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Home > About BNE > Press Room > 2012 Archive > February > S.B.A. Readying Program to Invest in Start-Ups

S.B.A. Readying Program to Invest in Start-Ups

By ROBB MANDELBAUM

With its legislative agenda for job creation stuck for the foreseeable future, the Obama administration has turned inward, looking to the federal bureaucracy for new ways to jump-start the economy.

Lately its gaze has settled on the Small Business Administration. Yes, it has proposed merging the S.B.A. into a much bigger government agency dedicated to business and trade. But an arguably more consequential decision came in December, when the S.B.A. unveiled a new $1 billion program to invest in young companies by loaning money to venture capital funds. Unlike the reorganization, which faces long odds in coming to pass, the new investment program, part of the administration’s Startup America campaign, is likely to commence this spring. But what remains unclear is whether it can win over the venture capital industry that it is meant to assist.

The new program would allow venture funds licensed by the S.B.A., known as small-business investment companies, to borrow money from the agency to augment the capital they have raised from private investors. A successful fund that borrows money generates higher returns for investors when it sells those stakes, since the lenders don’t share in the profits. Companies seeking financing would not contact the S.B.A. directly, but instead — as with any venture financing — would approach the small-business investment company, which would judge prospects on the strength of their business plan and management.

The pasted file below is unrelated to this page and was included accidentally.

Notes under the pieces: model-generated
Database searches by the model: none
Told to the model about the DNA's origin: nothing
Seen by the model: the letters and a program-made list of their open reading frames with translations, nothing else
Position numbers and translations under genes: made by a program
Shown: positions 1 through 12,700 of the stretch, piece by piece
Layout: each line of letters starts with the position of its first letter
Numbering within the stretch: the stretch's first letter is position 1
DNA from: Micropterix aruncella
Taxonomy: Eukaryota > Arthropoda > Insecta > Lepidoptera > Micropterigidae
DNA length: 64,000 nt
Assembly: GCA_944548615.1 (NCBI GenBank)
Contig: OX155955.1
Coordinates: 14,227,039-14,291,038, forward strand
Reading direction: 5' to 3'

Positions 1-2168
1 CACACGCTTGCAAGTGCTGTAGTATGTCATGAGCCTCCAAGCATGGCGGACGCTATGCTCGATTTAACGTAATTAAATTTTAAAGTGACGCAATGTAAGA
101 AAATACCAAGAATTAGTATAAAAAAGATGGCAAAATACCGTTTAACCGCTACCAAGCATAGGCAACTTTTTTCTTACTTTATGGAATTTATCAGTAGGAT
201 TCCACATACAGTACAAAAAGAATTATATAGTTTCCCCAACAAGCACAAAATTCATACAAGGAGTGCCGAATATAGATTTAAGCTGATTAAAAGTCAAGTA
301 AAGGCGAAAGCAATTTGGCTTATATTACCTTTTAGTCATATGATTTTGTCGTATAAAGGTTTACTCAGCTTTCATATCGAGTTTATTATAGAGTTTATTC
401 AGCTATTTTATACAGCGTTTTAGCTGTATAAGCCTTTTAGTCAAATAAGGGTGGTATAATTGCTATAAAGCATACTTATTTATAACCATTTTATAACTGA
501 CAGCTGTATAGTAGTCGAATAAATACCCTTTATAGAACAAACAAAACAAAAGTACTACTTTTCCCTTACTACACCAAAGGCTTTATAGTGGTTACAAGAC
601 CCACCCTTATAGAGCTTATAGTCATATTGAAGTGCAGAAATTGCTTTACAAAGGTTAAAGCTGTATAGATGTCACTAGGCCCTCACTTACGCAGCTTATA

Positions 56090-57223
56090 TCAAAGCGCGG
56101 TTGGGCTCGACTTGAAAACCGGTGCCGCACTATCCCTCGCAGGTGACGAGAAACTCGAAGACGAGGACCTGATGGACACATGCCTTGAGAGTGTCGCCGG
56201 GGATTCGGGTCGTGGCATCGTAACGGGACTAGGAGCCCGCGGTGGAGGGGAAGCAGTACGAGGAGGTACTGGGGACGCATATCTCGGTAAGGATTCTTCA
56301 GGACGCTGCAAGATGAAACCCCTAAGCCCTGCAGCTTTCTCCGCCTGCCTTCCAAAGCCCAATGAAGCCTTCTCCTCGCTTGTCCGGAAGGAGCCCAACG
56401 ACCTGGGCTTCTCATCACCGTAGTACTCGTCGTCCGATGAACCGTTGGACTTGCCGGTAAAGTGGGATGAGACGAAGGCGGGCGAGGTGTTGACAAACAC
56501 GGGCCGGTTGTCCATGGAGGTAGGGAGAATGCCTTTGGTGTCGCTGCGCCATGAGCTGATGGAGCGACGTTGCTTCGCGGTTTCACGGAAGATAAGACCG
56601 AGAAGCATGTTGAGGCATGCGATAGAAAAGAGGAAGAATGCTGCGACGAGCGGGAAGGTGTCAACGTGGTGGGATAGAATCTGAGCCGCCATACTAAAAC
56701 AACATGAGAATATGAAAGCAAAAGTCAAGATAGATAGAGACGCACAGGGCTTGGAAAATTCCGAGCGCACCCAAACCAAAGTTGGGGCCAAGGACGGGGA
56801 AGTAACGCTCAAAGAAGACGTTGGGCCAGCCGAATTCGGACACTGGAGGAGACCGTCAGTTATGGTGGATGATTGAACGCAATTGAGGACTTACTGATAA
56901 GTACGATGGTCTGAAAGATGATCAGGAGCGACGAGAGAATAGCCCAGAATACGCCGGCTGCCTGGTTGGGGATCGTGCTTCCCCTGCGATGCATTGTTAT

The new effort, christened the Early Stage Innovation Fund, fills a gap in the S.B.A.’s menu of assistance. For all of the different kinds of financing a small company can obtain from the S.B.A., the agency has not had a way to nurture fast-growing start-ups since 2004. That earlier program, which allowed small-business investment companies to essentially sell equity stakes in their portfolio companies to the agency, collapsed with big losses in the wake of the tech bubble a decade ago. The program’s complex terms, set by Congress, ensured its failure, said Brett Palmer, president of the Small Business Investor Alliance, a trade association for the investment companies. When a fund went belly-up, the government’s claim took priority for recovering assets, alienating other investors. However, the government saw very little of the profits on successful investments.